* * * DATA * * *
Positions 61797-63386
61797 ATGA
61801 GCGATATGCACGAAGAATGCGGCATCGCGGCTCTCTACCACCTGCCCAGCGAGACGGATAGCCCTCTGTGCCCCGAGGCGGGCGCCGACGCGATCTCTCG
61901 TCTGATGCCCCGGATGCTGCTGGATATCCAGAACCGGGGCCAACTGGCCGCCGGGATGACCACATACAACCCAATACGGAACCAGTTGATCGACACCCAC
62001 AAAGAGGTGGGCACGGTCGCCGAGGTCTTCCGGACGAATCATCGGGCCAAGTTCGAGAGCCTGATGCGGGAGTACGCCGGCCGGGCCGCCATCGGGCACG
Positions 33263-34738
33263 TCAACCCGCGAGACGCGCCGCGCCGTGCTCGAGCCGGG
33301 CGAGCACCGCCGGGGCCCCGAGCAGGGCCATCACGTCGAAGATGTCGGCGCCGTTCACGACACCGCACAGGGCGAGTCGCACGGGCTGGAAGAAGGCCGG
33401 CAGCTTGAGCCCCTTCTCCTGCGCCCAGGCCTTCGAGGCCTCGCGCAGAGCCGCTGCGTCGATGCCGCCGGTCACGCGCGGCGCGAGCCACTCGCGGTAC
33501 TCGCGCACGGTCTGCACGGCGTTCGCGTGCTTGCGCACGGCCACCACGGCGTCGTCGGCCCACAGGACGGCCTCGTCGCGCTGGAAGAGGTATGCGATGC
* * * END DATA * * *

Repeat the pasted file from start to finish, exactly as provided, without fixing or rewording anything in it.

Positions 61797-63386
61797 ATGA
61801 GCGATATGCACGAAGAATGCGGCATCGCGGCTCTCTACCACCTGCCCAGCGAGACGGATAGCCCTCTGTGCCCCGAGGCGGGCGCCGACGCGATCTCTCG
61901 TCTGATGCCCCGGATGCTGCTGGATATCCAGAACCGGGGCCAACTGGCCGCCGGGATGACCACATACAACCCAATACGGAACCAGTTGATCGACACCCAC
62001 AAAGAGGTGGGCACGGTCGCCGAGGTCTTCCGGACGAATCATCGGGCCAAGTTCGAGAGCCTGATGCGGGAGTACGCCGGCCGGGCCGCCATCGGGCACG
Positions 33263-34738
33263 TCAACCCGCGAGACGCGCCGCGCCGTGCTCGAGCCGGG
33301 CGAGCACCGCCGGGGCCCCGAGCAGGGCCATCACGTCGAAGATGTCGGCGCCGTTCACGACACCGCACAGGGCGAGTCGCACGGGCTGGAAGAAGGCCGG
33401 CAGCTTGAGCCCCTTCTCCTGCGCCCAGGCCTTCGAGGCCTCGCGCAGAGCCGCTGCGTCGATGCCGCCGGTCACGCGCGGCGCGAGCCACTCGCGGTAC
33501 TCGCGCACGGTCTGCACGGCGTTCGCGTGCTTGCGCACGGCCACCACGGCGTCGTCGGCCCACAGGACGGCCTCGTCGCGCTGGAAGAGGTATGCGATGC